Billionaire real-estate mogul Donald Trump is the best entertainer that the American political system has to offer. Even before he decided to run for President of the United States, Trump loved to talk about his enormous accomplishments in the world of business, how much money he's made from building hotels, resorts, and buildings in New York City and around the world, and what a great negotiator he is. His 1987 book, "The Art of the Deal," was a New York Times bestseller for a long time, and the title perfectly summarizes his state of mind and what he probably says to himself each time he looks into the mirror and puts his suit on before heading to work: "I am a great dealmaker...and I'm not going to "make America great again."
You can't deny that Trump has dominated the presidential race from the first day he declared his candidacy. His poll numbers are through the roof compared to his Republican competitors; a RealClearPolitics average of the major national polls puts Trump above his second-place opponent (Ted Cruz) by 17 points. During last Tuesday's Republican debate in Las Vegas, he tried to embarrass Jeb Bush by reminding the 18 million Americans who tuned in that the former Governor of Florida was barely registering. "You're never going to be president of the United States by insulting your way to the presidency," a serious Bush told Trump during one of their many battles. "Well, let's see," Trump responded, "I'm at 42, and you're at 3. So, so far, I'm doing better."
Donald Trump is wealthy for a reason: he's a genius in the business world and knows how to make money for himself, his family, and his company. He is using the same exact playbook to get the attention of Americans. Let's be honest: it's working so far.
Yet, if marketing is Trump's strong suit, moving away from the brash bluster, bumper-sticker rhetoric in favor of policy specifics is his fundamental weakness. Indeed, the same language that is no doubt entertaining on the debate stage is simplistic and substance free when you actually read his performance on a transcript. Trump's latest appearances on NBC's Meet the Press and ABC's This Week are illustrative, because they expose in clear English how wrong and misleading some of Trump's remarks are on foreign policy. Below are just a few of Trump's quotes from his last interviews of the Sunday shows, compared what we call reality.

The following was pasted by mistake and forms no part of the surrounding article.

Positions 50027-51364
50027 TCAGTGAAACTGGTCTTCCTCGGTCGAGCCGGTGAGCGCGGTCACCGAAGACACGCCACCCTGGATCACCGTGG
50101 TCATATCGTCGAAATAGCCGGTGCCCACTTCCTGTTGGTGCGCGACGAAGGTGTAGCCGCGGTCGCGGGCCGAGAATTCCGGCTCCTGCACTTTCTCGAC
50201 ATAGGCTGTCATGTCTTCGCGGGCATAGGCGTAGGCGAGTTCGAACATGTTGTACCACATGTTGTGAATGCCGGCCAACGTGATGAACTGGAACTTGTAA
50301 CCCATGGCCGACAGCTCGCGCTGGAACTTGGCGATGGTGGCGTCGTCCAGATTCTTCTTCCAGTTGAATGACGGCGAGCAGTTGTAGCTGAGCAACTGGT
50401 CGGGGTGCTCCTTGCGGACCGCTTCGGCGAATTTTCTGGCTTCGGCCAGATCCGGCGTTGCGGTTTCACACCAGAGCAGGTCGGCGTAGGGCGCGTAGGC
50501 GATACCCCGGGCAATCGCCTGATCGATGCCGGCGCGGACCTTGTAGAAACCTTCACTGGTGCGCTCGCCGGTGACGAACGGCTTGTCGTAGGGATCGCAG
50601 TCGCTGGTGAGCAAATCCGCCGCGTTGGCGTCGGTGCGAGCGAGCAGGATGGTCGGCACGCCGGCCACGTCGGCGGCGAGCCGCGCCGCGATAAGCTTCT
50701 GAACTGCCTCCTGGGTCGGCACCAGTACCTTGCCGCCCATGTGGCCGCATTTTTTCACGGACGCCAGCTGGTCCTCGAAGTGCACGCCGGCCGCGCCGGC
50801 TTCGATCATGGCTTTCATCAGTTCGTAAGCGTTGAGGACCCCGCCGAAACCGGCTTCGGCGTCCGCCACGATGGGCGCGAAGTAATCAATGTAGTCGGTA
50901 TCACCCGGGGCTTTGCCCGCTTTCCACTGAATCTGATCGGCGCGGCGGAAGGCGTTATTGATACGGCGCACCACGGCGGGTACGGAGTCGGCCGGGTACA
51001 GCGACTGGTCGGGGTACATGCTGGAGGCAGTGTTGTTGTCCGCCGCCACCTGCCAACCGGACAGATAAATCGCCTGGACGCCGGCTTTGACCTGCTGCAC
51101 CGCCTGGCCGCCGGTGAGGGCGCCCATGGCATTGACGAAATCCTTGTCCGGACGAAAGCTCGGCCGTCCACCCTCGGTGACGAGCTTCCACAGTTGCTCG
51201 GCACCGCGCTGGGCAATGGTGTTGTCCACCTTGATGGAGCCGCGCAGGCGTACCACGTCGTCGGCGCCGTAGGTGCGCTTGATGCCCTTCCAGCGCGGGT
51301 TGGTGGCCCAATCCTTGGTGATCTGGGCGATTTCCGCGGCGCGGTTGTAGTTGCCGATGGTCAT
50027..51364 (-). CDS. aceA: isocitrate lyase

"She [Hillary Clinton] didn't do the job because the entire world blew up around her. So she wasted a lot of time and a lot of energy and a lot of money and frankly, she wasted a lot of lives because her policies were a disaster for the world, the Middle East has blown up around her. Her decisions were horrible..."
Here is the reality: Hillary Clinton was America's top diplomat responsible for executing the country's foreign policy. Like all Secretaries of State in American history, Clinton served at the pleasure of the President, which means that she could be replaced if and when President Barack Obama felt like his administration needed to go in another direction. As we all know, this never happened: Obama kept Clinton on his national security team throughout his first term, something that he would not have done if Hillary was going off the reservation and making foreign policy on her own. It is the job of the President of the United States to set policy, and the job of the president's cabinet officials to implement them to the best of their ability. If we want to be technical about it, what Trump refers to as "her policies" are actually the polices of President Obama.
There is no question that Hillary Clinton agreed with much of what her boss wanted to accomplish around the world. But there were circumstances when Secretary Clinton and President Obama didn't see eye-to-eye on tactics and strategy.
When she disagreed with President Obama, she had a responsibility to bring up those differences to the President and press her case during private conservations in the Oval Office and in national security meetings in the Situation Room. As the public record shows (and as she writes in her memoir), this is exactly what she chose to do. On Syria, Clinton teamed up with CIA Director David Petraeus, Defense Secretary Leon Panetta, and Chairman of the Joint Chiefs Martin Dempsey to create a program that would send the opposition movement the weapons and equipment they needed to increase the military pressure on Bashar al-Assad's regime. President Obama rejected that proposal before gradually coming around to Hillary's position less than two years later, when the situation in Syria was far more complicated and extremist factions on the ground were proliferating around the country and growing in numbers.